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Ogden mayoral candidates debate transit, other issues
This is an archived article that was published on sltrib.com in 2011, and information in the article may be outdated. It is provided only for personal research purposes and may not be reprinted.

Ogden • Jobs, education, immigration, mass transit and infrastructure — these are the issues plaguing this northern Utah city along with most of the rest of the nation.

Wednesday night, Ogden's eight mayoral candidates fielded questions during a packed forum hosted by the Ogden Ethics Project at the city's historic Union Station.

On stage were contenders Jonny Ballard, Mike Caldwell, Jason Goddard, Neil Hansen, Brandon Stephenson, John Thompson, Susie Van Hooser and Steve Van Wagoner.

Professional facilitator Kim Wheatley moderated the 90-minute event aimed at helping voters narrow their choices in time for the Sept. 13 primary.

When asked how he planned to fix Ogden city schools, Caldwell responded without hesitation.

"I've spent the last two years with a parent group called Seeking Excellence in Education," Caldwell said, noting that the end result is the implementation of the International Baccalaureate program at Ogden High School to halt the problem of families exiting the city in search of better opportunities for their children.

However, Ogden's inner-city neighborhoods need more individualized attention for their non-English speaking households.

"We know that the ostrich approach does not work," Ballard said, adding that the city's residents are polarized over the growing demand for multilingual resources.

"As far as the Hispanic people, they're very hardworking," Ballard said. "I'd like them to be legal, I'd like them to be able to contribute to everything we know and love. If they don't have that attitude, something needs to be done."

Mayor Matthew Godfrey has been at the helm of the city for the past 12 years and has chosen not to run again. His tenure has often been characterized by a concerted drive toward tax-subsidized economic development.

While downtown Ogden sports a new movie megaplex, high-adventure recreation complex and more, empty storefronts also dot the landscape.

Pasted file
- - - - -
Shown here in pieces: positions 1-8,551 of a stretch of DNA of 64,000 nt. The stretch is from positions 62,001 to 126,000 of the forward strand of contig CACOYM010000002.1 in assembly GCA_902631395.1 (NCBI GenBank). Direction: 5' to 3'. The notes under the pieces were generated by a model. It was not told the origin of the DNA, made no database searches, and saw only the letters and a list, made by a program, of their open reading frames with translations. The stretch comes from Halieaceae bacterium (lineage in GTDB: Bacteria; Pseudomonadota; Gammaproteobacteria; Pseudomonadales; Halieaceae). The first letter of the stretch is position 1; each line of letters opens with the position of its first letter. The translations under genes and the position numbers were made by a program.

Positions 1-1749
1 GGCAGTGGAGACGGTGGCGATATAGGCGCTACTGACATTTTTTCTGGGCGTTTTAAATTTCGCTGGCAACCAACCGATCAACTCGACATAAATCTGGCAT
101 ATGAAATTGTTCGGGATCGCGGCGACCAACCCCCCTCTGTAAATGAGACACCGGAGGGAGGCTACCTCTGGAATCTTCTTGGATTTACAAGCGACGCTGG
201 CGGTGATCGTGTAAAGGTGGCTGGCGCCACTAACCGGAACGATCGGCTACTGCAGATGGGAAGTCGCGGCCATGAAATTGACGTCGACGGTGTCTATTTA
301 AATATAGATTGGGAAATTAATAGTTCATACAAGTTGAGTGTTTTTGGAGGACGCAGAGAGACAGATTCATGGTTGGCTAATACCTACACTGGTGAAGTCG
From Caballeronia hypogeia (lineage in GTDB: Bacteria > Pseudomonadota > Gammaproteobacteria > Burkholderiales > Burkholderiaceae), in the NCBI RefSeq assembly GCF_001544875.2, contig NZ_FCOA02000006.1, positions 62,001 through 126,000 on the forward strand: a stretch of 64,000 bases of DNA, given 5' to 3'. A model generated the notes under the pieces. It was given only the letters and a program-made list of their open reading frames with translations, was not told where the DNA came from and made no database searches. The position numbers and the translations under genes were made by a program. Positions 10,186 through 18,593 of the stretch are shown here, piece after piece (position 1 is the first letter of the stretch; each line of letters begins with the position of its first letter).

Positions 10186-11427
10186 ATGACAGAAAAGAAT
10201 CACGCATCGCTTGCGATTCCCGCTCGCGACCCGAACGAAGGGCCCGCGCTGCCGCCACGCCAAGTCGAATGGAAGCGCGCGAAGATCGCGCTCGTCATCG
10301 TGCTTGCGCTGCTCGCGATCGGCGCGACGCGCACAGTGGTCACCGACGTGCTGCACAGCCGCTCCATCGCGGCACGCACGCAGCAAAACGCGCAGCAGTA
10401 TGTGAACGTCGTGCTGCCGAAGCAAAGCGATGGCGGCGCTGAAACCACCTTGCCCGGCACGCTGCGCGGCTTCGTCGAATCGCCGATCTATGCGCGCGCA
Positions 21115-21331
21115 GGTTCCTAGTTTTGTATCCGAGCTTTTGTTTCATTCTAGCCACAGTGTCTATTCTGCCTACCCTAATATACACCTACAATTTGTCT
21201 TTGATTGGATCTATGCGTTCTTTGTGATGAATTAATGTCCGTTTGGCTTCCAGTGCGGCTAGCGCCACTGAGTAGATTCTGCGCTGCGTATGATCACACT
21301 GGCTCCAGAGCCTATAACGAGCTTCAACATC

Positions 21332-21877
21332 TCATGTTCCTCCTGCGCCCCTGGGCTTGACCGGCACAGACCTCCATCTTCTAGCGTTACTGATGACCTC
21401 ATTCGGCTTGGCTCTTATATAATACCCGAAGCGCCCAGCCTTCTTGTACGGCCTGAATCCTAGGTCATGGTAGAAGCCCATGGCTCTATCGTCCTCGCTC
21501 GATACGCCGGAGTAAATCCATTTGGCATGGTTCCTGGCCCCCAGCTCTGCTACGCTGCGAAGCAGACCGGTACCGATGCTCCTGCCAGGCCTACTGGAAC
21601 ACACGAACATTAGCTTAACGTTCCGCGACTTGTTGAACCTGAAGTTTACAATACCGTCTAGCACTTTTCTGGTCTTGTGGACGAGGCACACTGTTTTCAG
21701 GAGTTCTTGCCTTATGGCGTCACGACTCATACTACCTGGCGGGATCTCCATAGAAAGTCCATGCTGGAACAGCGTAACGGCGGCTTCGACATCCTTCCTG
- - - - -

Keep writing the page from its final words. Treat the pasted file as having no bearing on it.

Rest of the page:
"We need to focus on bringing jobs into Ogden," Stephenson said, "and that requires some funding in order to make that happen as well as some incentives."

Thompson, however, would put the brakes on further tax subsidies due to the uncertain economy.

"In terms of giving anyone else tax breaks, I would be probably against," Thompson said. "I would defer that to the Council. If they think it's a good idea, I certainly wouldn't oppose it."

Van Hooser warned against further tax-increment financing for redevelopment projects "because it takes away from our schools," she said.

However, she favored further tax subsidies for the Ogden River Project, which has seen delays in recent years due to the stalled economy.

While some candidates favored pursuit of a streetcar system to connect downtown Ogden to Weber State University, several felt it was cost-prohibitive.

"I'm very much for it," Hansen said, "especially if that trailway would go up 25th Street. Those are the citizens that would probably need public transportation the most."

Van Wagoner said that he would proactively pursue a regional transportation plan that would not only serve Ogden city but also greater Weber County and northern Utah.

"What I would like to do is take a look at a comprehensive transportation plan to connect all of the dots of our community" — including the Ogden-Weber Applied Technology College on the city's north end, Van Wagoner said.

Goddard, however, questioned whether the streetcar proposal properly addressed the need of students commuting to WSU.

"We've got students that live in Layton coming in, we've got students in North Ogden," Goddard said, "so to run a streetcar from downtown to campus doesn't address [the need]."

The crowd was abuzz after the intense Q&A session, but most had not zeroed in on their favorite pick.

"It was a pleasure to have the opportunity to say oh yes or I don't think so," said Ogden resident Luckey Heath.

Heath said that the forum had helped him narrow the field in his own mind. "I'm probably down to four," he said.

More debates are scheduled next week, including a 6 p.m. Sept. 1 event hosted by the city-sponsored Channel 17 in the city council chambers of the Municipal Building at 2540 Washington Blvd.

Videotaped coverage of Wednesday's session will be posted in the next few days on ogdenethics.org.

cmckitrick@sltrib.com

twitter: @catm —

What's next?

P A primary election is set for Sept. 13. More debates are scheduled next week, including a 6 p.m. Sept. 1 event. —

Ogden's slate of eight

Jonny Ballard, 37, Ogden's community development manager, http://www.ogdenmayor.com

Mike Caldwell, 40, Weber County's public information officer, http://www.mikecaldwellformayor.com

Jason Goddard, 38, owns Access Communications, LLC, http://www.goddardformayor.com

Neil Hansen, 52, former state lawmaker, CEO of ReadyMadeWater, Facebook at Neil Hansen

Brandon Stephenson, 42, two-term city councilman, corporate control manager for JM Thomas Forest Products, http://www.brandon4ogden.com

John H. Thompson, 62, compliance agent for the state Department of Human Services

Susie Van Hooser, 68, at-large city council member, retired school teacher, susieformayor.com

Steven Van Wagoner, 34, commercial broker, former Marine, president of the Historic 25th Street Association, http://www.VoteVanWagoner.com.

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